Today a number of cases are coming into light, showing the dark-side of the financialized art world.
However, there is an effect with influences the core of our culture and the immune system of our society. Artists as a rule ever since they emerged from the shamans and healers of the old age have always been investigating the nature of the world, been the seekers of truth, and the philosophers of life. As such they often represented the highest form of intellect and culture in society like the famous Sufi poet Rumi, who was also a religious leader.
Artists always attempted to go beyond the bounds of normal art to unbound the secrets of the world, depict the true meaning of life, and ponder on the true purpose of existence. Many Chinese calligraphers were Daoist sages who practiced meditation, yoga, and perfected the art of living a long and virile life, including lifestyle as a whole, gastronomy, and even sexual practices.
In Europe, Durer, Leonardo, Michaelangelo, Parmigiano, and many others were involved in alchemy, mysticism, scientific research, and medicine. In general we can say, they had open creative minds which very few people had in their respective societies at the time. Even though they received payments for their art, their art was not a financial commodity.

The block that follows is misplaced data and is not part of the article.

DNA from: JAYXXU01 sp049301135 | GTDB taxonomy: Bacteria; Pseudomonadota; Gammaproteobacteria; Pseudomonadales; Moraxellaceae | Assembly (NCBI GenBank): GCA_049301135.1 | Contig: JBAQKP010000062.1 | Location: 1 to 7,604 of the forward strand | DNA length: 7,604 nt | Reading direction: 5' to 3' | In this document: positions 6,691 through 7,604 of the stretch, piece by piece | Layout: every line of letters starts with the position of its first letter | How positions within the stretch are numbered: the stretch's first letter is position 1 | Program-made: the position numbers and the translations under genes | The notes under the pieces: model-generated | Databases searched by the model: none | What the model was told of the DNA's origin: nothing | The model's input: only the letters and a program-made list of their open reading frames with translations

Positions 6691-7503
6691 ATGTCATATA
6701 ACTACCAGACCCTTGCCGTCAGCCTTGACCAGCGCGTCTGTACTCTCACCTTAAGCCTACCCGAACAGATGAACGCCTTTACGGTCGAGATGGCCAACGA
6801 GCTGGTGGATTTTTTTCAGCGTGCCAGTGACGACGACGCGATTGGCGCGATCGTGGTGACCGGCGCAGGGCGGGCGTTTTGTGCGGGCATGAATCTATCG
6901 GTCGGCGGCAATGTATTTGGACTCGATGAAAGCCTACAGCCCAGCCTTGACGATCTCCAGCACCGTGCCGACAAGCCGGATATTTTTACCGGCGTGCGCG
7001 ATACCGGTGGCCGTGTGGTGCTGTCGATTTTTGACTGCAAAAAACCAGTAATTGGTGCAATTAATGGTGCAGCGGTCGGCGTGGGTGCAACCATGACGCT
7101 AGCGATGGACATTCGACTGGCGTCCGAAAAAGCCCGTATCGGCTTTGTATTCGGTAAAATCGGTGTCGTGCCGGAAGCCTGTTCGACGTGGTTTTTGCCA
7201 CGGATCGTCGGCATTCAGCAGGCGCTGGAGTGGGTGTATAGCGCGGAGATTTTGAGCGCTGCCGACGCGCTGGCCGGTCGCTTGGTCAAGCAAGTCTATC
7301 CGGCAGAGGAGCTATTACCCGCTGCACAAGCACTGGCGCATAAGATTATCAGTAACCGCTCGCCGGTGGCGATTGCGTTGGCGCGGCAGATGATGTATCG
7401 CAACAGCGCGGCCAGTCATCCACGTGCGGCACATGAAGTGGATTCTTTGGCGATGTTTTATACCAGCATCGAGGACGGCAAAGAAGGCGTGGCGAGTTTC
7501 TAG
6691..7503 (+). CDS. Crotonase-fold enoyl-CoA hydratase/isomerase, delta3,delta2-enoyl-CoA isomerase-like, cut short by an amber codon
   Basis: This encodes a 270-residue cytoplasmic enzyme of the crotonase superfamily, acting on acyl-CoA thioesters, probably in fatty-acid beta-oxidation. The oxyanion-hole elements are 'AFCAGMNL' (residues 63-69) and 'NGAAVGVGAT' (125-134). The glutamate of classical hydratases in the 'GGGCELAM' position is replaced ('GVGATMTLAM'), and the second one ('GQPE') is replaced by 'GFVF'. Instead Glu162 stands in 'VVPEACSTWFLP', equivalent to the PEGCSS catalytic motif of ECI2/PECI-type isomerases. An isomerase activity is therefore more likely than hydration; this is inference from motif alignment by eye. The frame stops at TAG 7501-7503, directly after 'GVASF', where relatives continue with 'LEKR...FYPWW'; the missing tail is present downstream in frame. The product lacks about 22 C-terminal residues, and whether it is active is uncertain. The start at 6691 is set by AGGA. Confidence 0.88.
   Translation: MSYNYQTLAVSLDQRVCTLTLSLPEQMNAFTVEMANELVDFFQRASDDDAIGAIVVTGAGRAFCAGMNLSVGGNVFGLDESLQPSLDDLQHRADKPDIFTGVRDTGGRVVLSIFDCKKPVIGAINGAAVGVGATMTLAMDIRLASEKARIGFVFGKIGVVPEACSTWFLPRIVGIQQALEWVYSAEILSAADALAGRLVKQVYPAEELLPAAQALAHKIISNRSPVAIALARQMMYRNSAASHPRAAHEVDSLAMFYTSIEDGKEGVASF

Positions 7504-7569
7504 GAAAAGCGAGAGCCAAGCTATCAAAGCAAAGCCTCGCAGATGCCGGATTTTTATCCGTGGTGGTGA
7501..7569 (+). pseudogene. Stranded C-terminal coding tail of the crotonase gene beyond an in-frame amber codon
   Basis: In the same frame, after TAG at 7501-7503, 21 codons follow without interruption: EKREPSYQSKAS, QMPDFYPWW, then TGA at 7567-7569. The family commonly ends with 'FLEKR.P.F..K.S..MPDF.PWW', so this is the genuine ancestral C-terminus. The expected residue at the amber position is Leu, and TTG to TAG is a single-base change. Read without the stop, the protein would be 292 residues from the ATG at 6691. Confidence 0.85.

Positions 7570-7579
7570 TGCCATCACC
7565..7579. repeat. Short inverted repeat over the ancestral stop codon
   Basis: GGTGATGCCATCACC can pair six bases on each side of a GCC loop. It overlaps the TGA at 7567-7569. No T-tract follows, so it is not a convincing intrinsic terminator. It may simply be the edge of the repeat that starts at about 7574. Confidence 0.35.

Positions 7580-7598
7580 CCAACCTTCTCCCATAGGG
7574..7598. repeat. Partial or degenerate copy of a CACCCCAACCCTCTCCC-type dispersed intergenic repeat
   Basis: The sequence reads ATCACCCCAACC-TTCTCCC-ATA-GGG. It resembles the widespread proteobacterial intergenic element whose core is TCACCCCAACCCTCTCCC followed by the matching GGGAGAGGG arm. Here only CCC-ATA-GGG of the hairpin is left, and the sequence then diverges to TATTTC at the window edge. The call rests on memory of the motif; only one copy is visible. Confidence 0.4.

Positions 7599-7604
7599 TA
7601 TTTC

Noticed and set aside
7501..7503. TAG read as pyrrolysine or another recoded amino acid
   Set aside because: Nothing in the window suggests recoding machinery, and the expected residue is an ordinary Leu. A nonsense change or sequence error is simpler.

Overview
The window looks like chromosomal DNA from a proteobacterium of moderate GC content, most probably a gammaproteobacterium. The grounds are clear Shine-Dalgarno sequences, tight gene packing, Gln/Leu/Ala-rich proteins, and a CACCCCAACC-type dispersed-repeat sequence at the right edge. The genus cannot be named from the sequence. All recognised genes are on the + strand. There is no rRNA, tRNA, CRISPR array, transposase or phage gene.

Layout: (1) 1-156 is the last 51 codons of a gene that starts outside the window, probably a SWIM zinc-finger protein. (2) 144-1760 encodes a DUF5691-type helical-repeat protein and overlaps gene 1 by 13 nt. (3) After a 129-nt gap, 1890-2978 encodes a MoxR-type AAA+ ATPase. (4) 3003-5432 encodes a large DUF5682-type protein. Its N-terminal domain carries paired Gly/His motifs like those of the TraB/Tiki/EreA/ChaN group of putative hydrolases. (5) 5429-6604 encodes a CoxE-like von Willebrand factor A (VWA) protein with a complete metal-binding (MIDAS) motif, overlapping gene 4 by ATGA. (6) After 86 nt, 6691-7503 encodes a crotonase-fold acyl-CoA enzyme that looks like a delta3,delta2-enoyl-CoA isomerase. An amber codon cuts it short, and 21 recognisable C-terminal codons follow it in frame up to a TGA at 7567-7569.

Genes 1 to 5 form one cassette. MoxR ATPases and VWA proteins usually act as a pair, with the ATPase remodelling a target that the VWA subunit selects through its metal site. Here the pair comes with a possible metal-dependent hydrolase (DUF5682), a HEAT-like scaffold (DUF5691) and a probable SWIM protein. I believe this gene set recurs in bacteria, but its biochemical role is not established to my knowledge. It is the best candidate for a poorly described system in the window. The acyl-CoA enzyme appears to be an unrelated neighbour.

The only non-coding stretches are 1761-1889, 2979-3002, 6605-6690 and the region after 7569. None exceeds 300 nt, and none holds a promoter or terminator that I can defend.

The Turkish calligraphers were not just artists, but wise-men, who were often teachers and advisors to the Sultans, and we know of several Sultans, like Sultan Abdulmecid who were excellent calligraphers. In China, calligraphy was considered the highest art and the core of wisdom. Calligraphers were often teachers of Chinese Emperors, who respected calligraphers, often asked for their wisdom and advice, and many of them like Emperor Huizong of the Song Dynasty, were excellent calligraphers and painters in their own right. The emperors of the Toba Turk Wei Dynasty in China customarily had to have a profession which was usually that of the sculptor. The greatest Zen teachers of Japan communicated the unspeakable through their calligraphy to their disciples. Their calligraphies and painting like that of Hakuin are among the most highly valued treasures of Japanese culture.